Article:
Now well and truly among the Margaret River elite for Chardonnay. Powerful bouquet of nectarine, vanilla bean and a cut of citrusy pear in combo. On the palate the richer stone fruit emerges with grapefruit edginess, yet maintains a creamy controlled richness. Sustained precise finish. Outstanding wine. Drink to 2028.
98 points, West Australian
"Gin Gin clone from Lagan Estate, whole-bunch pressed, wild-fermented in French barriques (30% new), no mlf, 9 months with lees stirring. It's not hard to see why Xanadu has had such show success and critical praise for its Chardonnays. This is resplendent in its generosity, yet also maintains perfect balance its grapefruit wrapped in thin gauge beeswax and honey, acidity and oak precisely where they should be." 97 points James Halliday.
"Gin Gin clone (100%), Margaret River, Chardonnay, 30% new oak.
It smells beautiful. It tastes as zesty and refreshing as it does creamy and impressive, and it sails long through the finish. Elite territory here. Preserved lemons, white peach, oak spice and zesty tropical fruit characters. It’s not a lean chardonnay by any stretch but it’s lean-is by Margaret River standards; it makes up for it in length and style, and will build more flesh as it matures." 95 points Campbell Mattinson.
"Light yellow hue, youthful, with a nougat and almond meal bouquet. The palate is intense and dry, savoury and long, with abundant elegance and style. There are lemon and grapefruit flavours on the palate: it has a citrusy style of fruit. Oak is very backgroud, almost invisible. Delicious and very appetising." 95 points Huon Hooke.
"Oatmeal and roasted nuts on the nose followed by a juicy palate brimming with sweet-lemon, grapefruit and just-ripe pineapple flavours. The palate is succulent, intense and flavoursome. Youthful and assertive. Needs time in bottle to grow and transform." 95 points Toni Paterson MW.
Gin Gin clone from Lagan Estate, whole-bunch pressed, wild-fermented in French barriques (30% new), no mlf, 9 months with lees stirring. It's not hard to see why Xanadu has had such show success and critical praise for its Chardonnays. This is resplendent in its generosity, yet also maintains perfect balance its grapefruit wrapped in thin gauge beeswax and honey, acidity and oak precisely where they should be. Drink to 2030.
97 points, Wine Companion, March 2018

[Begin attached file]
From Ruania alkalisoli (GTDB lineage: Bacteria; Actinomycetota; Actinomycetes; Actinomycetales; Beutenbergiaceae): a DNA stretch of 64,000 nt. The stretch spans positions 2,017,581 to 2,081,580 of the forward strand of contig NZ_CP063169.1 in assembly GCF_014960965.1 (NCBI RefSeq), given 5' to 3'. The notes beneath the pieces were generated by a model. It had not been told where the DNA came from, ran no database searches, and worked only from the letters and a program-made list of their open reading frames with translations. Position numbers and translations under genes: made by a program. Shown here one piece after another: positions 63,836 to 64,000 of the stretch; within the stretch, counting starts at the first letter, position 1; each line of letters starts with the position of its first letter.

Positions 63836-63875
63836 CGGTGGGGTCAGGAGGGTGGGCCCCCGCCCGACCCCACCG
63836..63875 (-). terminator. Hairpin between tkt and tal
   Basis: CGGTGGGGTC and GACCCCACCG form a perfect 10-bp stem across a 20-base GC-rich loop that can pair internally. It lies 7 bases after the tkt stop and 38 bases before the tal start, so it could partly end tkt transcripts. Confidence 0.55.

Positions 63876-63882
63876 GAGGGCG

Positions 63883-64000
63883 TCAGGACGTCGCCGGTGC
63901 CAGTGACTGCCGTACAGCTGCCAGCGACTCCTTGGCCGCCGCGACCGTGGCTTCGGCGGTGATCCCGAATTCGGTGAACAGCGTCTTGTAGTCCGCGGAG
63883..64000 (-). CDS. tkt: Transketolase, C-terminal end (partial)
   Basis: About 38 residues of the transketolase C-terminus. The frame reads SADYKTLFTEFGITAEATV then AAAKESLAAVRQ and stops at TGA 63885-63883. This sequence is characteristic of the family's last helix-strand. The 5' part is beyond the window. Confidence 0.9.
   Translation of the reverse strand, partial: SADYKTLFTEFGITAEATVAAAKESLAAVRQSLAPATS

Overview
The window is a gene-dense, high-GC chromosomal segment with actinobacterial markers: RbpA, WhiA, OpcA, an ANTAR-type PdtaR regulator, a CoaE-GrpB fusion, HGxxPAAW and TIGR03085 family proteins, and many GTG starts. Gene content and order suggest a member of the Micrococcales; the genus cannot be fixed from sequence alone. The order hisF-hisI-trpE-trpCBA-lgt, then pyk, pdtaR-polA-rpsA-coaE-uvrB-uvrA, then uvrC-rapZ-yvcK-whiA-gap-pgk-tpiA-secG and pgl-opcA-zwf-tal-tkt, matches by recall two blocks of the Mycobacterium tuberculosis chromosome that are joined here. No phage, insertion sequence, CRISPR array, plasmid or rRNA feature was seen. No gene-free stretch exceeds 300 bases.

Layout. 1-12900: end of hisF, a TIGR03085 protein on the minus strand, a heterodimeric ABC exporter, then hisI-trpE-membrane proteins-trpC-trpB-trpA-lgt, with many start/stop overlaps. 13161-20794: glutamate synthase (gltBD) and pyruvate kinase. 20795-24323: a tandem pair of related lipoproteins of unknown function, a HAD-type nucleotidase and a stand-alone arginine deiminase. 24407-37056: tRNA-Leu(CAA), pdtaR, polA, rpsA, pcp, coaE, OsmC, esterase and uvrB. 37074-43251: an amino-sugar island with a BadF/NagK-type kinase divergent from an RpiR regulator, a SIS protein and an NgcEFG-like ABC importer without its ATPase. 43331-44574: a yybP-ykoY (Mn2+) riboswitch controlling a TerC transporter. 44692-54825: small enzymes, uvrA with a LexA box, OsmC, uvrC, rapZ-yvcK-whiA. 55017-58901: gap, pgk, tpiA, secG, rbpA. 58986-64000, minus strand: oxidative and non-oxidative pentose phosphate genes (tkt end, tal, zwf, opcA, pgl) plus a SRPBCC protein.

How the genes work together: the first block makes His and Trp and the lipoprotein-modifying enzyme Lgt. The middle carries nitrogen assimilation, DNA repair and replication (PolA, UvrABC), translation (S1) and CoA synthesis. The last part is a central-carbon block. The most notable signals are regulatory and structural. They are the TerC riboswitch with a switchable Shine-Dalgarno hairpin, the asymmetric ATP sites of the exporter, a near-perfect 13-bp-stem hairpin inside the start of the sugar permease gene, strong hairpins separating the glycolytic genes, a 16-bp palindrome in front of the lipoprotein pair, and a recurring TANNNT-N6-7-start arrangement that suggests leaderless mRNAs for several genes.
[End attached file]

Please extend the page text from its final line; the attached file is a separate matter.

Located three hours south of Perth, Margaret River is Western Australia’s most prestigious wine-growing region. Serious vineyard development began only in the late 1960’s following the publication of a report by John Gladstones in 1965 stating that the area had a similar climate to Pomerol or St Emilion, with low frost risk, plenty of sunshine and equable temperatures within the growing season promoting even ripening. Margaret River’s climate is warm and maritime, with some cooling influence provided by southeast trade winds. The soils derive from granitic and a gneissic rock over which laterite has formed. The region can be divided in three sub-regions: the cooler south between Yallingup and Karridale with predominantly lateritic gravelly loamy sands and sandy loams; the warm and sunnier Willyabrup in the centre with predominantly gravelly loams, but some gritty sandy loams and granitic gravels; and Margaret River in the north with similar soils, but slightly cooler temperatures. This is entirely consistent with style; the wines from Willyabrup being more generous than the highly structured wines of the north and the elegant styles of the south. Margaret River is best known for high quality Chardonnay and Sauvignon Blanc Semillon blends and top notch Cabernet Sauvignon and Bordeaux blends. Over the years, the region has established an astonishing reputation illustrating a consistency in quality and a strongly focused winemaking culture.
XANADUJohn Lagan and family established Xanadu in the 1977 naming the property after Samuel Coleridge’s epic Kubla Khan or a Vision in a Dream. During the mid-1980s and 1990s Xanadu created a strong following for its muscular but energetic wines. After a brief interlude as a public company, it is now once more in private hands as part of the Rathbone Wine group. The Rathbone family has instigated a complete revitalisation of vineyard and wine making practise including lowering yields and optimising regional nuance. The 85 ha property is farmed along low input/organic lines and winemaking follows a minimal-intervention philosophy. Under winemaker Glenn Goodall, Xanadu is enjoying a major renaissance.